EDITORIAL : RIORDAN'S PROPOSED BUDGET.
The spending side of the proposed $4 billion budget presented Friday by Mayor Richard Riordan to the Los Angeles City Council seems to have most of its priorities right. It provides more money for quality-of-life programs such as libraries and street maintenance, while continuing - albeit at a slower pace - the buildup of the Los Angeles Police Department.
This isn't to say it's an ideal budget. We would have preferred one that more adequately addresses the institutionally entrenched wasteful spending practices described in our series of articles last month titled ``Living beyond our means: A city at risk.''
But there is only so much Riordan can do when confronted with a City Council that's comfortable with the status quo. Real reform probably depends on the adoption of a new City Charter.
But there is no need to dilly-dally with two revenue provisions in the budget - the transfer of $15 million from the wastewater (or sewer systems) fund and $106 million from the Department of Water and Power to the city's general fund. The first should be rejected outright. The second should be scaled back.
Riordan wants to dip into the wastewater fund, which relies on charges based on water consumption, to reimburse the general fund for ``past investments in the system.''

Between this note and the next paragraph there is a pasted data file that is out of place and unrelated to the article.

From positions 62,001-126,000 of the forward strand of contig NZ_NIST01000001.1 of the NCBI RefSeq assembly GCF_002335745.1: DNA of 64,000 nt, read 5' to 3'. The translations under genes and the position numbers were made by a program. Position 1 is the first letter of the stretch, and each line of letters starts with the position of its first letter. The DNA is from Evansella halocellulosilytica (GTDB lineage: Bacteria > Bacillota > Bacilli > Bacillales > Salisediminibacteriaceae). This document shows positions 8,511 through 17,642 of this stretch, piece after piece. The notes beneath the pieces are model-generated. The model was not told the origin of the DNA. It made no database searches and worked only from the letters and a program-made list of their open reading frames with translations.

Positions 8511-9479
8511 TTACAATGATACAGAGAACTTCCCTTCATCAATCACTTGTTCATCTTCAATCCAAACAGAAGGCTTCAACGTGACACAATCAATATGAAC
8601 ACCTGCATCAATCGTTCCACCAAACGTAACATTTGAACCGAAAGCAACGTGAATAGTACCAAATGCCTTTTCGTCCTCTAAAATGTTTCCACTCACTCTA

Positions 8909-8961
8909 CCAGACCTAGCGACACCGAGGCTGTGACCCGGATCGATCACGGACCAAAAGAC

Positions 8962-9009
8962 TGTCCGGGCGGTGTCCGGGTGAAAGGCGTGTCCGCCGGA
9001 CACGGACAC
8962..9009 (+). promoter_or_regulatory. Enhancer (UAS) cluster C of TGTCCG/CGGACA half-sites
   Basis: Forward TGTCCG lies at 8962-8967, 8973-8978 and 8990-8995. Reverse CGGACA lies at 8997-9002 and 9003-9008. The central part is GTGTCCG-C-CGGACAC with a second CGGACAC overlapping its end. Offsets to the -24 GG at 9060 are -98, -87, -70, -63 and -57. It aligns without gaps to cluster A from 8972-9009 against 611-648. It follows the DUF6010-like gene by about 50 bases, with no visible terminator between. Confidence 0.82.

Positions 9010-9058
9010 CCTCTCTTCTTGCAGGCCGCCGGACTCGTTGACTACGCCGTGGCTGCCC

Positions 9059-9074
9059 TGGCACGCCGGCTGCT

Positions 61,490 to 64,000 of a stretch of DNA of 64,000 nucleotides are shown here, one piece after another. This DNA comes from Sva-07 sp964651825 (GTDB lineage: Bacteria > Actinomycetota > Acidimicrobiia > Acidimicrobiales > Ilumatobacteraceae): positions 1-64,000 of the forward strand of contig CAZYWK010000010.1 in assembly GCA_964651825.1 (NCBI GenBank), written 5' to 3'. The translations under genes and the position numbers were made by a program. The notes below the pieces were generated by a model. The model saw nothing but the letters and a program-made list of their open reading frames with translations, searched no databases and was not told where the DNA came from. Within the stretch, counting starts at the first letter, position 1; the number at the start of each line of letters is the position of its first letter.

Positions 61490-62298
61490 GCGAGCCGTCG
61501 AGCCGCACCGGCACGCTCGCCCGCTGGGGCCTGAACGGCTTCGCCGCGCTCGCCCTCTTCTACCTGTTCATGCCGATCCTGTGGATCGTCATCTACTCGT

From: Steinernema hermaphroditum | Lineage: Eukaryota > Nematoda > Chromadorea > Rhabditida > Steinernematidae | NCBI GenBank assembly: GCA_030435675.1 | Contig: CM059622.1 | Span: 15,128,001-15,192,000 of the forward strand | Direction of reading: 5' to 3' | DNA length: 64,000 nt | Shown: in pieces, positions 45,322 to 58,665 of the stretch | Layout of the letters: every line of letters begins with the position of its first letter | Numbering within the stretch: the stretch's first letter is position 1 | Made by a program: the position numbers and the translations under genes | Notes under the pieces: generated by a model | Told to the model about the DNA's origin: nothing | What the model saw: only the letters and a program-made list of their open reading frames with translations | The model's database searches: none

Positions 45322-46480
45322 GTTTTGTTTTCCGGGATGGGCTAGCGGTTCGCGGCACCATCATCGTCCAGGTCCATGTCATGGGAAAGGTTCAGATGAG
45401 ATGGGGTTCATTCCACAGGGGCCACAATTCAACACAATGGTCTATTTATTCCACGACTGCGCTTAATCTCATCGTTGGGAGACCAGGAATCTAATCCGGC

This is fiscal sleight-of-hand. It amounts to turning what has long been a fee for a specific service into a hidden tax for the city as a whole. If the fee is generating more money than the city needs, it should be reduced. To do otherwise would set a dangerous precedent.
On the other hand, the DWP (or, to be more precise, the city's electric ratepayers) has long been the city's cash cow. But this is likely to change within the next few years with the advent of deregulation, which will force the DWP to compete with other utilities.
This means that the DWP will be forced to lower rates for its large commercial customers and increase artificially low rates for residential customers. That will reduce the surplus available for subsidizing City Hall spending.
It's time for City Hall to face up to that financial reality and begin the painful process of breaking its habit of turning to the DWP for budget bailouts.
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|Publication:||Daily News (Los Angeles, CA)|
|Date:||Apr 22, 1997|
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